Sir Herbert Austin

A little early Austin History

In 1905, following a series of design disagreements with the Board of Directors, Herbert Austin left the Wolseley Tool and Motor Car Co. Ltd., where he had been Chief Designer, to establish his own motor car manufacturing business.

Having set up the Austin Motor Company (not to be confused with the American Austin Automobile Company) and found suitable premises at Longbridge, some seven miles from Birmingham, he set about designing and building his first vehicle – a 25-30hp car with a four-cylinder engine, chain driven transmission and four forward gears.  The first prototype took to the road in April 1906 and 23 cars are understood to have been sold in that first year of production – the Austin empire was up and running!

A series of vehicles ranging between 10 and 40hp followed in the years prior to WW1 at which point production was inevitably disrupted and the Longbridge factory got on with the business of producing munitions and a wide range of military equipment, including armoured cars and aircraft.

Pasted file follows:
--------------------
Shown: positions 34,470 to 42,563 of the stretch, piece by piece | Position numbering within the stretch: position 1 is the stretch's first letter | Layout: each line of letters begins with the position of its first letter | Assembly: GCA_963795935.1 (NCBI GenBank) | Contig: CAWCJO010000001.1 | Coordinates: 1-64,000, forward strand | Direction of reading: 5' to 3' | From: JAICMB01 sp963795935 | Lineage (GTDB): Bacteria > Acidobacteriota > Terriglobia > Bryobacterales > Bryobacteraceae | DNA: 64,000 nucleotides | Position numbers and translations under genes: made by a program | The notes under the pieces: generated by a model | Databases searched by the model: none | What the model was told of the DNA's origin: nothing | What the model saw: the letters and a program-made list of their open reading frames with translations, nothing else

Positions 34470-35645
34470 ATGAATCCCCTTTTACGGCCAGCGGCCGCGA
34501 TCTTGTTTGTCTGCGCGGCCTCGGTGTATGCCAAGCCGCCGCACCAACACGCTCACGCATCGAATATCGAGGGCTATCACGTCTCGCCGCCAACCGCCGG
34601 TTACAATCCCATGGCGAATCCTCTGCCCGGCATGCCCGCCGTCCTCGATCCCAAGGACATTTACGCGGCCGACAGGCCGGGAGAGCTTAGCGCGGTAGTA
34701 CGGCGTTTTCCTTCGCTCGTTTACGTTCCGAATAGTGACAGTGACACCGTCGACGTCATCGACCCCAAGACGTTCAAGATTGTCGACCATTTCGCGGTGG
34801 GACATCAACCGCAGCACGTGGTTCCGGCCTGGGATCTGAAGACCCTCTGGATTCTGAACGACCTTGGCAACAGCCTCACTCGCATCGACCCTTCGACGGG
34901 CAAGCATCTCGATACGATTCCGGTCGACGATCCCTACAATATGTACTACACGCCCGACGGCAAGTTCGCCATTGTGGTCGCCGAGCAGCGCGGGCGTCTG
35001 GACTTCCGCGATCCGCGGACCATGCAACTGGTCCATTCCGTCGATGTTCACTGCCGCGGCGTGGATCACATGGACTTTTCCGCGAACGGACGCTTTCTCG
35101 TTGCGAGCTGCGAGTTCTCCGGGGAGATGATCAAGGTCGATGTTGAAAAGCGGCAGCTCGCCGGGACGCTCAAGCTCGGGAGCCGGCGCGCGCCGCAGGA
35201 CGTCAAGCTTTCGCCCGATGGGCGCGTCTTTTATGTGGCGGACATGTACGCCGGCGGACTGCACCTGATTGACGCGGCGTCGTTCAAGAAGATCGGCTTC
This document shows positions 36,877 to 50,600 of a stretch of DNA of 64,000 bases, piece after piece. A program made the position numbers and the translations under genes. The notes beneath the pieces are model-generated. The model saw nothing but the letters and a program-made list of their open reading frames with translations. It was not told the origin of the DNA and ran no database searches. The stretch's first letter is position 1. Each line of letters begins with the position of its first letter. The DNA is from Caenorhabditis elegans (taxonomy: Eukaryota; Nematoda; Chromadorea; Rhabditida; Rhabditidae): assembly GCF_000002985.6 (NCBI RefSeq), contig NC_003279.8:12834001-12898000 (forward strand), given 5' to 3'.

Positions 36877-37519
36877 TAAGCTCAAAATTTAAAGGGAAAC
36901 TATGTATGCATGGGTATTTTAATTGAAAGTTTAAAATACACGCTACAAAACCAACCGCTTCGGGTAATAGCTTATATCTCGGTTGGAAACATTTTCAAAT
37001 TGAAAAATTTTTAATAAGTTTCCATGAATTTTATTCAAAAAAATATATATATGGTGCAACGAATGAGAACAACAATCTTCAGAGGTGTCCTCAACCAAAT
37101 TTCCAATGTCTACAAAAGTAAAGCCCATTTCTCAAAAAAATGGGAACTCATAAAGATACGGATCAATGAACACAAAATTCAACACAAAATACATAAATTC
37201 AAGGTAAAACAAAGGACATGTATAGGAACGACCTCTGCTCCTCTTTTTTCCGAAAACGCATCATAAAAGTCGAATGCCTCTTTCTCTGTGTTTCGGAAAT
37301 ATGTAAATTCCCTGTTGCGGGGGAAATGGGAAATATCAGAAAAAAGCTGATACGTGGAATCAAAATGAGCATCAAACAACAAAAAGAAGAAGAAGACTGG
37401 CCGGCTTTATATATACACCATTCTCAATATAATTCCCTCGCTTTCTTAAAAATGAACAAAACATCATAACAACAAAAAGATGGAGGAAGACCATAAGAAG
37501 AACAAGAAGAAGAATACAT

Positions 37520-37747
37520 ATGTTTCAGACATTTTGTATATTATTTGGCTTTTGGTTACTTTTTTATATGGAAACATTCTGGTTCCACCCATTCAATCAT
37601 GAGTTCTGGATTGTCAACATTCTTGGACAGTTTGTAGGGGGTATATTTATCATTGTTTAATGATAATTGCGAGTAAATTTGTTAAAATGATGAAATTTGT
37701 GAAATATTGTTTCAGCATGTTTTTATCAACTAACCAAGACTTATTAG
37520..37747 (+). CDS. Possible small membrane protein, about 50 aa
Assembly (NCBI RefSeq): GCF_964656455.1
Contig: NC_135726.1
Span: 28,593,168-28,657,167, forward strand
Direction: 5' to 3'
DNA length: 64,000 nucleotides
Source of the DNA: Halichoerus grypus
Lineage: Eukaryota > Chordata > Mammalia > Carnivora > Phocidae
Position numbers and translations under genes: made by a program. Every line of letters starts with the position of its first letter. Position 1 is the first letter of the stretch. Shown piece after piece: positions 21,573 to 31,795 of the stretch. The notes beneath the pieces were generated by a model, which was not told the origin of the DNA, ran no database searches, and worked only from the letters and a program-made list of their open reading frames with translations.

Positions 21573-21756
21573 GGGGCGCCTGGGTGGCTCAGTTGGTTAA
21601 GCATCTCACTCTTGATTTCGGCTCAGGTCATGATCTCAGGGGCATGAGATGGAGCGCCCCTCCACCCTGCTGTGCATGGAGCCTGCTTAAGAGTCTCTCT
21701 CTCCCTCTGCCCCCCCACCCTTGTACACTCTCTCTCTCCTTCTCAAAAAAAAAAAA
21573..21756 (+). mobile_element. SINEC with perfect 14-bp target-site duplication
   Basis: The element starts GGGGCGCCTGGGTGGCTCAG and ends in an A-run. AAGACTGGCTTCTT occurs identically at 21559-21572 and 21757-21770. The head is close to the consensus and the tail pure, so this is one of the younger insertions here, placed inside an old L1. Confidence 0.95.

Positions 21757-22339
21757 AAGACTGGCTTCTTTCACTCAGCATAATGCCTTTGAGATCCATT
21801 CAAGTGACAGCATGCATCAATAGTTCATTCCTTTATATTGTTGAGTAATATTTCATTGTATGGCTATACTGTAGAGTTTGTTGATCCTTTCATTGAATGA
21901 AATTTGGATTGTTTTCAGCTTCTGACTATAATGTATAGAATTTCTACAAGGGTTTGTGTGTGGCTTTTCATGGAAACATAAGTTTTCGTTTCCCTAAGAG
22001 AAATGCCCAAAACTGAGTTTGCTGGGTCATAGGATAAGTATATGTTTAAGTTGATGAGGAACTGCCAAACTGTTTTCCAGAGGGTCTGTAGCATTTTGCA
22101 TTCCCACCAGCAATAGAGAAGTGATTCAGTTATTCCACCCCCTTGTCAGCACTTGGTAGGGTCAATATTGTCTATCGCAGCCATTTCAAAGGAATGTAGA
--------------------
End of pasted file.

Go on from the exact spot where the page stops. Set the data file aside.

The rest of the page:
As the end of the war approached Austin’s mind once again turned to the business of car production which resulted, in early 1919, in the emergence of the Austin 20, a large, 3.5 litre, four-cylinder vehicle which apparently owed much in its design to the Hudson Super Six, an example of which Herbert Austin had run during the latter part of the war years.  The ‘Twenty’ along with the four-cylinder ‘Twelve’, which entered production in 1921, and the diminutive ‘Seven’, which first saw the light of day two years later, were to lay the foundations for the company’s success in the inter-war years. Joined by a six cylinder version of the Twenty in 1927 and the smooth running 16/6 the following year, the range continued in production well into the next decade.

 

A resource for owners of the 'unbreakable' Austin